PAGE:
NASHVILLE at DALLAS (8 p.m. EDT, USA)

At 5-foot-6, Predators center Rocco Grimaldi is one of the shortest players in the NHL. He’s certainly coming up big in this series, scoring in consecutive games.

After going into the lineup for Game 2 – filling in when 6-6 center Brian Boyle had an appendix issue following Game 1 – Grimaldi had his first career playoff goal Saturday with a stick coincidentally named ”Frankie” – on the three-year anniversary of the death of his grandfather Frank. He added another goal, with a different stick, in Game 3.

CALGARY at COLORADO (10 p.m. EDT, NBCSN)

The Flames watched film as a group in lieu of practice Tuesday. Among the topics discussed was getting back to playing the way they played in amassing a Western Conference-best 107 points. Johnny Gaudreau has been held in check, with just one assist in the series. He had 99 points in the regular season.

”Everyone’s got to be better, not just one guy,” Gaudreau said. ”All of us are going to be better next game.”

Calgary is searching for a way to slow down MacKinnon, who has three goals, including an OT winner in Game 2.

”We’re going to have to make sure we eliminate some of that ice he’s had available through three games,” Flames coach Bill Peters said.

AP Hockey Writer Stephen Whyno and AP Sports Writer Stephen Hawkins contributed to this report.

More AP NHL: https://apnews.com/NHL and https://twitter.com/AP-Sports

Mike Smith unlikely hero as Flames shutout Avalanche in Game 1

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Mike Smith certainly didn’t start this season on a positive note and while he did improve as the campaign went on, goaltending was still a big question mark for Calgary going into the series. Few would have predicted that Smith would end up being the standout in this battle between two high-powered offenses, but that was the case in the Flames’ 4-0 victory over the Avalanche.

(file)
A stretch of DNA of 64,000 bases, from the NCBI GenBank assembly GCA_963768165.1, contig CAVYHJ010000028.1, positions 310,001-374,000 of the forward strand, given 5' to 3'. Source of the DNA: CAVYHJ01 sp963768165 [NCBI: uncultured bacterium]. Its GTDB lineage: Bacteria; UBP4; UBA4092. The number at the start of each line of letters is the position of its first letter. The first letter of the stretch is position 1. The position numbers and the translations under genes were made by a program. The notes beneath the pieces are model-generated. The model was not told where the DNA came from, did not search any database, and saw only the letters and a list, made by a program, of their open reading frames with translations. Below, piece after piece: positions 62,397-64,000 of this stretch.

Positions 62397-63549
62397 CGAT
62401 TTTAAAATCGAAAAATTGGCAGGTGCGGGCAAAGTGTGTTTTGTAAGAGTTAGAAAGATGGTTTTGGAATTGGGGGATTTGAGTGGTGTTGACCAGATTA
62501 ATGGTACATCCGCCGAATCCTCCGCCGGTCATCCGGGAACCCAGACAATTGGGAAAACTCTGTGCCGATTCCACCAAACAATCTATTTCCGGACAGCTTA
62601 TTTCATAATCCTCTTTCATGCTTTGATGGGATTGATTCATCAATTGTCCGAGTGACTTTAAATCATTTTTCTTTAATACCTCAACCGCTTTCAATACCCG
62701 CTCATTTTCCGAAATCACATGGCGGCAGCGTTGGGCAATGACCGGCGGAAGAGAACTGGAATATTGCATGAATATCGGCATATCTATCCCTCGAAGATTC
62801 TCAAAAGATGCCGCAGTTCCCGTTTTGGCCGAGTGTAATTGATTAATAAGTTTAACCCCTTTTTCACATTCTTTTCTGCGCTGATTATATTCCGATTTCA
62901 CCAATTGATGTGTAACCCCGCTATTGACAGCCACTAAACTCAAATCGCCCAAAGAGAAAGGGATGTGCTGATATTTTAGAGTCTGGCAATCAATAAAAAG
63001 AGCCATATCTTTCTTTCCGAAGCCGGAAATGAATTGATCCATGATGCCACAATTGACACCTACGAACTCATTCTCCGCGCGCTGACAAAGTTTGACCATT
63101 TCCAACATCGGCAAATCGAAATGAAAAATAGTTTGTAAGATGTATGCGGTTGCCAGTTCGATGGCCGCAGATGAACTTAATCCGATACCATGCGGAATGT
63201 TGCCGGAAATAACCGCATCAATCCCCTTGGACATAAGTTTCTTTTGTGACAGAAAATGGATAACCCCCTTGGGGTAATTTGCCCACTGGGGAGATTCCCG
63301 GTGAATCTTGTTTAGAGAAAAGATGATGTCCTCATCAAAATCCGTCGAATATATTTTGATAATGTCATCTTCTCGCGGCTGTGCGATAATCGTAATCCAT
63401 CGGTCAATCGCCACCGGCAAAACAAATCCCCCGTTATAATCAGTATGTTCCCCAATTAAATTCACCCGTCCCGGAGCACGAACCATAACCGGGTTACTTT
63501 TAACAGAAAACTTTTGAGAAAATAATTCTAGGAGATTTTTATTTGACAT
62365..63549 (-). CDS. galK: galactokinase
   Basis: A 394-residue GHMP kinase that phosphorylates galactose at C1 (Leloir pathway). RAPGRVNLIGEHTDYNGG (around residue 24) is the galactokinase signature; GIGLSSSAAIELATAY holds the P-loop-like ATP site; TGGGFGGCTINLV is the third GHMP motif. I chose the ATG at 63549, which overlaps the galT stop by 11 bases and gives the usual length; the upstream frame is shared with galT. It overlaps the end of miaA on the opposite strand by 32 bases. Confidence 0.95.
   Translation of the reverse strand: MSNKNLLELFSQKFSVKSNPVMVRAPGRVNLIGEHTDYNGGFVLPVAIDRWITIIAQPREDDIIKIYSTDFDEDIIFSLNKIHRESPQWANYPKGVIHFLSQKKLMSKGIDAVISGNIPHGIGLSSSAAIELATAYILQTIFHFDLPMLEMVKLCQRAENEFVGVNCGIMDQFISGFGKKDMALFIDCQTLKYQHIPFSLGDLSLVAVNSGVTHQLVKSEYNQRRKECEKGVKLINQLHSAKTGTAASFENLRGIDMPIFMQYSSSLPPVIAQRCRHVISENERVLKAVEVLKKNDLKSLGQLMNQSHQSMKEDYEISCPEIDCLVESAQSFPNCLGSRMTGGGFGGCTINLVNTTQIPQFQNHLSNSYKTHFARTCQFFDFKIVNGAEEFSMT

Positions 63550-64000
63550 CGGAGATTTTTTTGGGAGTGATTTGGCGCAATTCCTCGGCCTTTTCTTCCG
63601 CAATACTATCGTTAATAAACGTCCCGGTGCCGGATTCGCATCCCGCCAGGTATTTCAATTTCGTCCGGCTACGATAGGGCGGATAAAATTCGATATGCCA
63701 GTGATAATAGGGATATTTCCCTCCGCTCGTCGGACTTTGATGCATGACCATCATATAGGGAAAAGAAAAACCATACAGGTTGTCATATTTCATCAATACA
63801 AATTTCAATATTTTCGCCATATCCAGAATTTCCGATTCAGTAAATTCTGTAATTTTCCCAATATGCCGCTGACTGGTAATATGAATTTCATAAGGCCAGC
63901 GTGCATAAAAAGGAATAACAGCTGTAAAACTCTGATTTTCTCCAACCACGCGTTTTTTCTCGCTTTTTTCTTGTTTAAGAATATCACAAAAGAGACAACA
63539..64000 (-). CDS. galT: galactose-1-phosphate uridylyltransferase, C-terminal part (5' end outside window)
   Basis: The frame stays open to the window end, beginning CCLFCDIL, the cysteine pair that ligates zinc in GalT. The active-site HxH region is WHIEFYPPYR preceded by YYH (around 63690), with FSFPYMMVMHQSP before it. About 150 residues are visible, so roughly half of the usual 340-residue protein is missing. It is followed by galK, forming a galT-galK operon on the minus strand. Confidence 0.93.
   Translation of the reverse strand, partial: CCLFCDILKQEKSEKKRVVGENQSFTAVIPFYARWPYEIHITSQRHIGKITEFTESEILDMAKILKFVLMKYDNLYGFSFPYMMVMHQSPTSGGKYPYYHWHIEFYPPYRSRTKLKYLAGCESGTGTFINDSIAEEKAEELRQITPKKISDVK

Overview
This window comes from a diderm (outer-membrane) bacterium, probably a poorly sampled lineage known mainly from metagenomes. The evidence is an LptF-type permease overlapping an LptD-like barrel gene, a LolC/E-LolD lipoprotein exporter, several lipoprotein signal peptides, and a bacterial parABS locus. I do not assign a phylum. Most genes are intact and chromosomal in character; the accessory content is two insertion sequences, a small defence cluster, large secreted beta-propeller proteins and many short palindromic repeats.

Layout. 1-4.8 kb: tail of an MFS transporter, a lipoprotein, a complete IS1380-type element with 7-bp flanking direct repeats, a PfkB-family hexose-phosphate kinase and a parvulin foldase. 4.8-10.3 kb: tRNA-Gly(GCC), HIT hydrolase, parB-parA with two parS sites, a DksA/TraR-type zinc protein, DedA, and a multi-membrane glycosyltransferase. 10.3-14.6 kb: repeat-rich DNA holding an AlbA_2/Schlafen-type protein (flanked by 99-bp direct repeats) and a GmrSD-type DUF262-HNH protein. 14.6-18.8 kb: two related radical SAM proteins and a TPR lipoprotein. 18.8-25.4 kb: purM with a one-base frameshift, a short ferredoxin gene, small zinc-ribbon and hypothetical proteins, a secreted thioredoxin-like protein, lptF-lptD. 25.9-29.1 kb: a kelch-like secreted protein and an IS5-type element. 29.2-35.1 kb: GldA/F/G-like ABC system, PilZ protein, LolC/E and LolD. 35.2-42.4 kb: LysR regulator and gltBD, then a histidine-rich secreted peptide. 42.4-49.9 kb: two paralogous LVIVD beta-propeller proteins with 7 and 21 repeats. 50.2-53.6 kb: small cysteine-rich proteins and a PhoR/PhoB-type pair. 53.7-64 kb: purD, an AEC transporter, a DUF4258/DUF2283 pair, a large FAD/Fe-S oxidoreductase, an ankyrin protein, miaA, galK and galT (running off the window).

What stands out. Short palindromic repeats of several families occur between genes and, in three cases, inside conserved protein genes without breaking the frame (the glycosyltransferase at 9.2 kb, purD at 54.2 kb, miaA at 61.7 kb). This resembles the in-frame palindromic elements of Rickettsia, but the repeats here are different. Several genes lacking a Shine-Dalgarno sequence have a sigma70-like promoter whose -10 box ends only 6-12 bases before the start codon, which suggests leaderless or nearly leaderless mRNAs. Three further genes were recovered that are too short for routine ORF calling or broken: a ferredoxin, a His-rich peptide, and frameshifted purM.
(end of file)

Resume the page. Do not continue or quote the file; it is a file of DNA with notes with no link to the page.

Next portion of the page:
Philipp Grubauer, who also had a poor start to the season before bouncing back, did hold up for most of the game. He couldn’t save the Avalanche Thursday night, but he kept them in this one despite the lopsided final score. It wasn’t until late in the second period that the Flames first solved him.

Continuing with the theme of Game 1 defying expectations, rather than one of the Flames’ many offensive stars netting the goal, it was Andrew Mangiapane, who has just eight career goals and was making his postseason debut. For a moment, he looked like an elite forward, weaving through the Avalanche and outmaneuvering Grubauer before finishing him with a backhand.

Late in the second period, Matthew Tkachuk capitalized on a power-play opportunity to score his first career playoff goal. That 2-0 edge would hold for most of what remained until the floodgates opened late. Mikael Backlund added another power-play goal at 17:01 of the third period then just 14 seconds later, Tkachuk scored again to make it 4-0.

Colorado was the clear underdog going into this series, so from that perspective this outcome wasn’t surprising even if how we got to it did deviate from the script. At the same time, the Avalanche couldn’t be discounted and still shouldn’t be. Any team headlined by Nathan MacKinnon, Gabriel Landeskog, and Mikko Rantanen has the potential to be very dangerous and the Flames know full well that their work is far from done.

Avalanche-Flames Game 2 from Scotiabank Saddledome will be Saturday night at 10:30 p.m. ET on NBCSN

Ryan Dadoun is a writer for Pro Hockey Talk on NBC Sports. Drop him a line at phtblog@nbcsports.com or follow him on Twitter @RyanDadoun.